Tanzania

FAQ Peaberry FW

This FAQ Peaberry coffee from smallholders in Southern Tanzania is an excellent value for washed East African coffees. We think it represents the great potential of the oft-overlooked Tanzania coffee sector.

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Details

Coffee Grade:
FAQ PB
Farm/Coop/Station:
Various
Varietal:
Bourbon, Kent, Typica
Processing:
Fully washed
Altitude:
1,500 to 1,800 meters above sea level
Owner:
Various
Subregion/Town:
Various
Region:
Songwe and Ruvuma
Farm Size:
1 to 2 hectares on average
Bag Size:
60kg
Harvest Months:
May - November

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Cultivation

This FAQ is a blend of coffees from smallholder farmers in the Songwe and Ruvuma Regions in Southern Tanzania. Each farmer tends between 1 and 2 hectares of land on average. In addition to growing coffee, farmers typically intercrop with corn, beans, groundnuts, sunflowers and ginger. They also grow a flower called the Pyrethrum Daisy, which is often cultivated for its insecticidal qualities. 

Harvest & Post-Harvest

Cherry is hand-harvested. Farmer process cherry on their own farms, so individual processing methods vary from farm to farm. In general, cherry is pulped using either an eco-pulper or standard pulper and then fermented. Following fermentation, parchment is dried on raised beds for 14-20 days.  

Once dry, the parchment sits for 2-3 months in cooperative warehouses before being transferred to mills in either Mbozi or Mbinga, districts in Southern Tanzania, to be prepared for export. 

About Peaberries

PB stands for peaberry. Peaberry is a name given to a very specific shape of coffee bean. In Spanish, peaberries are called “caracol”, which means “snail”. The name aptly describes the shape of the peaberry bean, which appears slightly curved in on itself.   

Peaberries are the result of a natural mutation in the coffee cherry. Whereas there are usually two beans nestled together in each fruit, a cherry with a peaberry mutation only forms one bean. Thus, peaberries are a single, rounder bean.

Peaberry mutations occur in approximately 5% of all coffee. The beans are known for being rounder, smaller and denser, which can contribute to a more even roast color when handled correctly. Many people find peaberries to have a sweeter flavor profile, as well.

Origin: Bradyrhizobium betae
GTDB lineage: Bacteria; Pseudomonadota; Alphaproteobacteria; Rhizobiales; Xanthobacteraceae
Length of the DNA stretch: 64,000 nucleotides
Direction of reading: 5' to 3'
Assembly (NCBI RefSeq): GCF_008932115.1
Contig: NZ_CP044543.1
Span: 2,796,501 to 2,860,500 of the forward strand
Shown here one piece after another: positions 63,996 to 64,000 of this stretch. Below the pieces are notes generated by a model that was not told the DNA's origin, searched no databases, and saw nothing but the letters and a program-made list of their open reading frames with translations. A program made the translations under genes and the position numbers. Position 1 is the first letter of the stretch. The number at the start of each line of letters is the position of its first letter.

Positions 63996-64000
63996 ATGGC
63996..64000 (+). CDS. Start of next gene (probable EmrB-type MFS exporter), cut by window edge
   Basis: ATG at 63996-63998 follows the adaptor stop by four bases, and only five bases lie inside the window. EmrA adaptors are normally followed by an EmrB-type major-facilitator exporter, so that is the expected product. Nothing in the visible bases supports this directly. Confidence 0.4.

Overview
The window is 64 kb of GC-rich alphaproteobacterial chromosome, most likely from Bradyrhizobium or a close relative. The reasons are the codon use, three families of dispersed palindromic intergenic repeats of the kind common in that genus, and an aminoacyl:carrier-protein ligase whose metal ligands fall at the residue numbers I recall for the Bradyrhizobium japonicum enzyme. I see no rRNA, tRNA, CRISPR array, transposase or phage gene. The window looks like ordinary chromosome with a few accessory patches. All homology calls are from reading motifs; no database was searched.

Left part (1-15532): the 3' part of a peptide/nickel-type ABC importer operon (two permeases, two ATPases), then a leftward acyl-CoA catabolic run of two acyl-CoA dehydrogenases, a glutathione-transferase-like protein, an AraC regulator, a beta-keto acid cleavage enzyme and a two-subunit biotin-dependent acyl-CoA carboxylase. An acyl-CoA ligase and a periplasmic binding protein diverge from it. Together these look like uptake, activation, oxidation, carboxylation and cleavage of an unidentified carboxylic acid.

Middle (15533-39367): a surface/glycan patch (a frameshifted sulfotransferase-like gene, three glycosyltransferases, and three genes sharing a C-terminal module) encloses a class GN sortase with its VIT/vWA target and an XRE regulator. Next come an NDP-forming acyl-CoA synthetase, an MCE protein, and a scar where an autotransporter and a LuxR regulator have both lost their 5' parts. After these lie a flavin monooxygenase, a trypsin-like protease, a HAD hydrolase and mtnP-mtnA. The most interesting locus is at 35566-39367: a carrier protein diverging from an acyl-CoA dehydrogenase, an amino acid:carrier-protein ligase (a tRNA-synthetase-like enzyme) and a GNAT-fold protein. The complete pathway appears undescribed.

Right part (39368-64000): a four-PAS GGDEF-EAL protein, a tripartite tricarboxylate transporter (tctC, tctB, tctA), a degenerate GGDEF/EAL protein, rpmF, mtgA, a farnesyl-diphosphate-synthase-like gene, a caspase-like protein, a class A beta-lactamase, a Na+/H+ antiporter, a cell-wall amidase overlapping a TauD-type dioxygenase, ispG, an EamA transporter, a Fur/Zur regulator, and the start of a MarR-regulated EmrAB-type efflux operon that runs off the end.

Since peaberries are a natural mutation that is not visible from the outside of the cherry, peaberries must be sorted out during the screen grading stage of dry milling. The peaberry screens have the smallest holes, which are oblong to allow the rounder beans to fall through. 

Coffee in Tanzania

Coffee’s roots in Tanzania can be traced via oral history back to the Haya tribe of Northwest Tanzania in the 16th century. Following German and then British colonial rule, the Tanzanian coffee industry has undergone many transformations and adjustments in an effort to create the most equal, profitable and high-quality coffee possible. Today, our in-country partner, Sucafina Tanzania, is invested in improving the coffee and the lives of smallholder farmers through a variety of initiatives.

Coffee in Tanzania was grown almost exclusively in the North for a long time. The Kilimanjaro, Arusha, Tarime, Kagera, Kigoma and Karatu/Ngorongoro regions were prized for their ideal Arabica growing conditions. At the time, coffee production was so concentrated in the north that Moshi, a northern municipality, was the only hub for all coffee milling and sales.

Operations in Moshi grew to truly massive proportions in the 1950s and early-1960s. Since both Tanzania, Kenya and Burundi were under British rule in the post-war decades, Moshi was the second milling and sales hub (after Nairobi, Kenya) for British coffee production.

Coffee cultivation has extended southwards in recent years. In addition to the historical powerhouse regions in the north, coffee is now also grown in the southern regions of Ruvuma and Mbeya/Mbozi. Most Southern expansion of coffee growing occurred in the 1970s and 1980s and was encouraged by two projects supported by European backers. In an ironic twist, today 75 to 85% of total coffee production in Tanzania today comes from farms in the south.

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